In the sports world, hyperbole is commonplace. This, however, is more of a fact than an opinion: There will never be another Derek Jeter.
Scoff if you choose, but the announcement of Jeter's impending retirement doesn't change the narrative of his career; it simply illuminates a player that will be unmatched for the rest of sports history.
By 2020, Derek Jeter will be enshrined in Cooperstown on a plaque for future generations to admire. Yet for the generations of fans that had the chance to watch his two-decade career unfold, one of the most unique, decorated and storied careers took place between second and third base in Yankee Stadium.
When factoring in the traits that made Jeter special—on-field dominance, leadership, class, off-the-field fame and nary an ounce of negative publicity while living and playing in New York—all stand out as impressive.
Individually, they are attributes that any executive would look for in a player. Combined, they form the backbone of an irreplaceable star.
As with any all-time great player, it's instructive to start with on-field performance.
While proclamations of Jeter's achievements often begin with words like "intangibles" or "clutch," his raw, unfiltered career statistics are eye-opening and worthy of proper distinction.
The big numbers—five World Series titles, 13 All-Star Game appearances, 2000 World Series MVP, eight finishes in the top 10 of AL MVP voting, 3,316 hits, 20 postseason home runs—are good enough for enshrinement in Cooperstown.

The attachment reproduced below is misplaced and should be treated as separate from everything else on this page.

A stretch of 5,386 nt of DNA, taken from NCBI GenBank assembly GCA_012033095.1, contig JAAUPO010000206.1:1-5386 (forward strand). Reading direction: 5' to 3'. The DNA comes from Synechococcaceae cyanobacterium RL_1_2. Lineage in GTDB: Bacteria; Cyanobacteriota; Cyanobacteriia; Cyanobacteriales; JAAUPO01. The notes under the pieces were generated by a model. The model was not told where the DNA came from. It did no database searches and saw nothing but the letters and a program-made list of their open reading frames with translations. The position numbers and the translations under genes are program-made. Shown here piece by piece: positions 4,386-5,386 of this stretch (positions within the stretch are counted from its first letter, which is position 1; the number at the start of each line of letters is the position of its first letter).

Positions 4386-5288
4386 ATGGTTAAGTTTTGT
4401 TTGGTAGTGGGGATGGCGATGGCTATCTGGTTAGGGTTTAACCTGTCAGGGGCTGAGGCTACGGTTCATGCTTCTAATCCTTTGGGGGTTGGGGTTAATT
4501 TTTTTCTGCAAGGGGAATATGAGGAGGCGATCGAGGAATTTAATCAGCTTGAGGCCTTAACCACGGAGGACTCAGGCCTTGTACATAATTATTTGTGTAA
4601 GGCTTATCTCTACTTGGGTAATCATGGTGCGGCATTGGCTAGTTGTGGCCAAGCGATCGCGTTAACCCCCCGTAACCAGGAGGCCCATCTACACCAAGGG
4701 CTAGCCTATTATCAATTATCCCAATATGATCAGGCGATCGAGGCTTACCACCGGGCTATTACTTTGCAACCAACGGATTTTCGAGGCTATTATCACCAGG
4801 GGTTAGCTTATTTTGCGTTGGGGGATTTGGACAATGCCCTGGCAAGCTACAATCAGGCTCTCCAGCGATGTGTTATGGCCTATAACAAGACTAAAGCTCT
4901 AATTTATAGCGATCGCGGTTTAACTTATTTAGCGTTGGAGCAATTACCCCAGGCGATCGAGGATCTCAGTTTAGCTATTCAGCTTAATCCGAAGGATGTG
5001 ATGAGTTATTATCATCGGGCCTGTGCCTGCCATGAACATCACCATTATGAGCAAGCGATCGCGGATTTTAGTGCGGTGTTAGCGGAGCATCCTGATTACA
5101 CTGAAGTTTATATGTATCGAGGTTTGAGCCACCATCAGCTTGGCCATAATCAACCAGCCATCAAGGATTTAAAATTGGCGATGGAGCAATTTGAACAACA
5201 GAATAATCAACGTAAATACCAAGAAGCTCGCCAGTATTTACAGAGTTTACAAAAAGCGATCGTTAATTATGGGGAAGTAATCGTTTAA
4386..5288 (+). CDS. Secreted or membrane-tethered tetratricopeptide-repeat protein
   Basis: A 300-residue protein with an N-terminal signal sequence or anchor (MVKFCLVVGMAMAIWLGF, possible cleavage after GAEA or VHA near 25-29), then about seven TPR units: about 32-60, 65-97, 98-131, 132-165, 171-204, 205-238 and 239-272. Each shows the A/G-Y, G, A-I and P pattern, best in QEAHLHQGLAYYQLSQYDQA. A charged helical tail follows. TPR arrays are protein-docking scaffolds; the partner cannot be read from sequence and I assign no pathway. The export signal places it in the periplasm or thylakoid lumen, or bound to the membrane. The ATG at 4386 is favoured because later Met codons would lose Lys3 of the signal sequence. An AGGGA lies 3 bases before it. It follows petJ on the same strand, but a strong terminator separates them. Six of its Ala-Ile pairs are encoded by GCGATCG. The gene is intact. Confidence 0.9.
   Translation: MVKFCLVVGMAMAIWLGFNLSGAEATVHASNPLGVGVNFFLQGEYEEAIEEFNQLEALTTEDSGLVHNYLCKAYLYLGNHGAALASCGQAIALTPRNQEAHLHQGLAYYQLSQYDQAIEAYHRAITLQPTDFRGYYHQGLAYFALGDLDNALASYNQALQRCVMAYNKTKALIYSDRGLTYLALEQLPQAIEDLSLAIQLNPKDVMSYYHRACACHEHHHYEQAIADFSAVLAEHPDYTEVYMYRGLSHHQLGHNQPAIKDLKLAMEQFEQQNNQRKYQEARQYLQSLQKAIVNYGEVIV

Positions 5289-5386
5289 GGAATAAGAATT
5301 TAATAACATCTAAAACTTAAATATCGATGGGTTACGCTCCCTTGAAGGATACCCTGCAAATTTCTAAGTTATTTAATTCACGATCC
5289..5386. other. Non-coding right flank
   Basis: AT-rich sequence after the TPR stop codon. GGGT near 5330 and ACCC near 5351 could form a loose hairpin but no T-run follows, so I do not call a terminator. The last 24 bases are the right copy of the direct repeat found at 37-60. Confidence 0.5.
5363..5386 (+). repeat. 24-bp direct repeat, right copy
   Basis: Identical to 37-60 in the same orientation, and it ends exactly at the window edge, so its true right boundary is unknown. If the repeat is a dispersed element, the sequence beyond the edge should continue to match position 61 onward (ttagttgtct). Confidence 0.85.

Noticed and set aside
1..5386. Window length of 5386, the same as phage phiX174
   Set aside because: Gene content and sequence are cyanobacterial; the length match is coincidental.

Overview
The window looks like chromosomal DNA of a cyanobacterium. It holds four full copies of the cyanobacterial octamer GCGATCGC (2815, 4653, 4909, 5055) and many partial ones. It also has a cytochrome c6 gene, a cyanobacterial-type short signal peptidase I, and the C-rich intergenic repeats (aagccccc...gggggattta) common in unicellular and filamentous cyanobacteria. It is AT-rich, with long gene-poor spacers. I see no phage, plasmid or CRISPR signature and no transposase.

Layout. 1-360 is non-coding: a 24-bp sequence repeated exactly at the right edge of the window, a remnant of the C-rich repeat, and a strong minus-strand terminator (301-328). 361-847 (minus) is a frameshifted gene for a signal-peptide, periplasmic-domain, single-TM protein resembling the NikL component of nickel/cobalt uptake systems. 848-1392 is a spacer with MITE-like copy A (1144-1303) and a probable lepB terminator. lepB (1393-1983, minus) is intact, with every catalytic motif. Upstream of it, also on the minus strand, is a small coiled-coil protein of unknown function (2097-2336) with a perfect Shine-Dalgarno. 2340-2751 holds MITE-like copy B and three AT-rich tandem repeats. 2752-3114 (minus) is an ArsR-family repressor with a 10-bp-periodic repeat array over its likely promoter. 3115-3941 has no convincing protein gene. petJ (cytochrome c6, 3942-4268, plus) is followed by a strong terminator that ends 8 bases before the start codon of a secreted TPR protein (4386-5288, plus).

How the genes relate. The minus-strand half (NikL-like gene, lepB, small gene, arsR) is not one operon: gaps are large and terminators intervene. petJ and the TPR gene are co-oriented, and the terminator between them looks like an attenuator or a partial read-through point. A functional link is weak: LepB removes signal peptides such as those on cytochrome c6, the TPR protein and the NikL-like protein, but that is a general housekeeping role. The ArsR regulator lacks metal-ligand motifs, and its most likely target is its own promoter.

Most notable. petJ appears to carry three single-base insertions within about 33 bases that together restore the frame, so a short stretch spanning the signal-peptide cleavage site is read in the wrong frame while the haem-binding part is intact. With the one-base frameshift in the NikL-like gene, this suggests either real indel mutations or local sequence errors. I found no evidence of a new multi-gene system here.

His 1999 season—.349/.438/.552, 219 hits, 346 total bases, 24 home runs, 8.0 bWAR—should be remembered as one of the top 10 seasons in the history of the shortstop position.
But if you dig a little deeper, it's clear that Jeter's other attributes actually masked what he has been since 1996: one of the 25 greatest offensive players in the history of the sport.
|Greatest Career Offensive WAR in MLB History|
Using oWAR, or Baseball-Reference's calculation of offensive value, Jeter enters the 2014 season ranked 21st in baseball history. By the end of his final season, calling him one of the top 20 offensive players ever won't be debatable.
The names ahead of Jeter are remarkable, but New York's shortstop stands out when you think about the names not listed. From George Brett to Ken Griffey to Manny Ramirez, Derek Jeter's bat was more valuable than some of the best sluggers to ever live.
If Jeter owned nothing more than offensive greatness, Cooperstown would still come calling five years after his retirement.
Yet as we know, there's more to the story.
On the field, Jeter was known as a player willing to do anything it took to win. From hitting behind a runner to dropping the barrel and pulling a home run in October, he was an unselfish star.
That combination of talent and unselfishness helped lead the Yankees to the postseason in 16 of 17 years he was a full-time player. As Sweeny Murti of WFAN pointed out, the career playoff games (158) overshadow a bigger point about year-to-year contention: Jeter has appeared in just one game in which the Yankees were eliminated from postseason consideration.
As a leader and clubhouse presence, Jeter did things his way. If you scour the Internet for stories of Jeter giving loud, uproarious pre-game speeches, you'll likely come away empty handed. If the goal is to reminisce about the moment Jeter chewed out a teammate for putting in less than 100 percent, you're wasting your time.
From the moment Jeter walked into the Yankees clubhouse in 1996, he was the leader. His personality didn't shine through when the media was present, but he did what his team needed on a daily basis. Those speeches—albeit rare—came away from cameras and reporters' notebooks. Pep talks to slumping teammates came in private.